via Andrew Sullivan, Live-Blogging The Second Inauguration Of Barack Obama – The Dish | By Andrew Sullivan – The Daily Beast.

Big Government, Complex Government, and the Future of Conservatism | The American Conservative

One issue is the size of government, as indicated by government spending per capita, government spending as a share of GDP, or other broad measures. The other is the complexity of government, as measured by the proliferation of the tax code and regulations, subsidies for particular industries, or other specific policies. Size and complexity often go together: the labyrinth of the defense budget is a good example. But they need not do so: although Social Security is fiscally gargantuan, it is a rather simple program.

Conservative critiques tend to identify gargantuan size as the main problem with modern administrative state. This argument, however, usually fails to connect with ordinary citizens, who generally like big government provided that it is delivered in a predictable and relatively transparent way. Social Security, again, is a case in point. According to this poll, for example, 53% of American prefer raising taxes to changing the retirement age or lowering benefits.

via Big Government, Complex Government, and the Future of Conservatism | The American Conservative.

No largescale project will succeed if it is not rooted in our small-scale practical reasoning. For it is we in the end who have to act, who have to accept and co-operate with the decisions made in our name, and who have to make whatever sacrifices will be required for the sake of future generations. It seems to me that current environmental movements, many of which demand far-reaching and even unimaginable government projects, as well as fundamental changes in our way of life, have failed to learn this lesson. Their schemes, like their cries of alarm, frighten the ordinary citizen without recruiting him, and he stands in the midst of a thousand warnings hoping to get through to the end of his life without going insane from the noise.

Roger Scruton in How to Think Seriously About the Planet: The Case for Environmental Conservatism, quoted in Roger Scruton and Environmental Conservatism | The American Conservative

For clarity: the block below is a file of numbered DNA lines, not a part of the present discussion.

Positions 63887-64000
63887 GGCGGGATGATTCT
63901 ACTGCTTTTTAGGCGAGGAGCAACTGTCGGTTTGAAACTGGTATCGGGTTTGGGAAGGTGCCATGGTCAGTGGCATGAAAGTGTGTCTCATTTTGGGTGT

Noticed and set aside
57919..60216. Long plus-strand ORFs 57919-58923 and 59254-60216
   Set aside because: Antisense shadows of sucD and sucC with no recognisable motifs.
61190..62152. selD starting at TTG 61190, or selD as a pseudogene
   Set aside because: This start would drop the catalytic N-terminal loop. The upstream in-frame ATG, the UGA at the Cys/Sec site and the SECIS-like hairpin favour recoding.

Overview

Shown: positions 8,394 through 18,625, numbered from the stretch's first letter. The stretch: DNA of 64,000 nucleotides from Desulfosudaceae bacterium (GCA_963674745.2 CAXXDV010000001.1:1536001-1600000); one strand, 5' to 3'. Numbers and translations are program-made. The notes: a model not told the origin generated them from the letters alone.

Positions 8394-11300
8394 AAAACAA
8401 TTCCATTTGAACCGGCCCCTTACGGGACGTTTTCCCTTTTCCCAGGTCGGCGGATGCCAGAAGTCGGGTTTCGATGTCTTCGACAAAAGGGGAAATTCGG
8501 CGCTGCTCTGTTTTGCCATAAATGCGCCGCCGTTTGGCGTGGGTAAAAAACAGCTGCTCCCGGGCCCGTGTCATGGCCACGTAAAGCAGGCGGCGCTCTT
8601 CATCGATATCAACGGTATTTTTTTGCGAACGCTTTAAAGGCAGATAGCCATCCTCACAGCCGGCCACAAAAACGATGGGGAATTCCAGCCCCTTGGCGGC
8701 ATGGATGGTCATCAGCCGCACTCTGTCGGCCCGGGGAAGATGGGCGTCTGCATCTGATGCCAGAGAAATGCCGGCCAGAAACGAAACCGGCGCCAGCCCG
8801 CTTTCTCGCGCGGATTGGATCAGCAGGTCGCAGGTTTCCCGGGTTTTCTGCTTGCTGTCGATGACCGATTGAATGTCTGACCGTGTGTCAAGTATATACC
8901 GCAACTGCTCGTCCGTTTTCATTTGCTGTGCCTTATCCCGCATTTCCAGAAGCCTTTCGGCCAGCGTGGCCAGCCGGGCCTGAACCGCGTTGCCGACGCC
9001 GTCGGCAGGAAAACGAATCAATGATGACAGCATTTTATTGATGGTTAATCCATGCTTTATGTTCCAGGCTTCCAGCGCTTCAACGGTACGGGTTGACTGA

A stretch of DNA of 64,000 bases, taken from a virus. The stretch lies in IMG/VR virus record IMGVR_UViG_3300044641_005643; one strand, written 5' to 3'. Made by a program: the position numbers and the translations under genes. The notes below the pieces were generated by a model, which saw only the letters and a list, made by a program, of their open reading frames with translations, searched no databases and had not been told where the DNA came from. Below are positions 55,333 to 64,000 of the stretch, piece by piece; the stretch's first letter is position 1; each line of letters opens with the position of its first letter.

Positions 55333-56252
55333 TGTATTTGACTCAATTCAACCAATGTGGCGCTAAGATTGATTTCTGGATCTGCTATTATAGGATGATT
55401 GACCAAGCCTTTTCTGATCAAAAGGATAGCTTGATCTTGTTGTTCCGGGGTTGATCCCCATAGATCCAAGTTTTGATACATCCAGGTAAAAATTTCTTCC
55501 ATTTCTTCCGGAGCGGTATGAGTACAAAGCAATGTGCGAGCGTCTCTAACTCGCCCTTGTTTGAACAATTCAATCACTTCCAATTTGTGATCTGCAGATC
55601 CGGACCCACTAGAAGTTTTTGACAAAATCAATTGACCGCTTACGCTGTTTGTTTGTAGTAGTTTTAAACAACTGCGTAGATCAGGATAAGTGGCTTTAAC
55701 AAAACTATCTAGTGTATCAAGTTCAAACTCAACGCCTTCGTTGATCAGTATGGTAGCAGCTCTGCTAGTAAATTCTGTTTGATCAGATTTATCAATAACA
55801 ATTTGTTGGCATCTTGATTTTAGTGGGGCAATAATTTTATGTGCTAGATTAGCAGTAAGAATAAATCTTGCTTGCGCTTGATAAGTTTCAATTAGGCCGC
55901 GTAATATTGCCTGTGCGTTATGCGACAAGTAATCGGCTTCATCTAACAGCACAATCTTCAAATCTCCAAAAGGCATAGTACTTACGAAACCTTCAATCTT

No largescale project will succeed if it is not rooted in our small-scale practical reasoning. For it is we in the end who have to act, who have to accept and co-operate with the decisions made in our name, and who have to make whatever sacrifices will be required for the sake of future generations. It seems to me that current environmental movements, many of which demand far-reaching and even unimaginable government projects, as well as fundamental changes in our way of life, have failed to learn this lesson. Their schemes, like their cries of alarm, frighten the ordinary citizen without recruiting him, and he stands in the midst of a thousand warnings hoping to get through to the end of his life without going insane from the noise.

Roger Scruton in How to Think Seriously About the Planet: The Case for Environmental Conservatism, quoted in Roger Scruton and Environmental Conservatism | The American Conservative

Economically speaking, both major-party candidates are prisoners of outmoded ideologies. Obama, a Keynesian without gusto, has been remarkably short on proposals for reviving the economy: he offers just more of the same. Romney pins his hopes to “growth” stimulated by low taxes and lower interest rates, a recipe that notably failed to cook up a solution to the impending crisis during the Bush years. Where the economy is concerned, Obama has had basically nothing to say, and nothing Romney says can be trusted.

Daniel McCarthy, How Does a Traditionalist Vote? | The American Conservative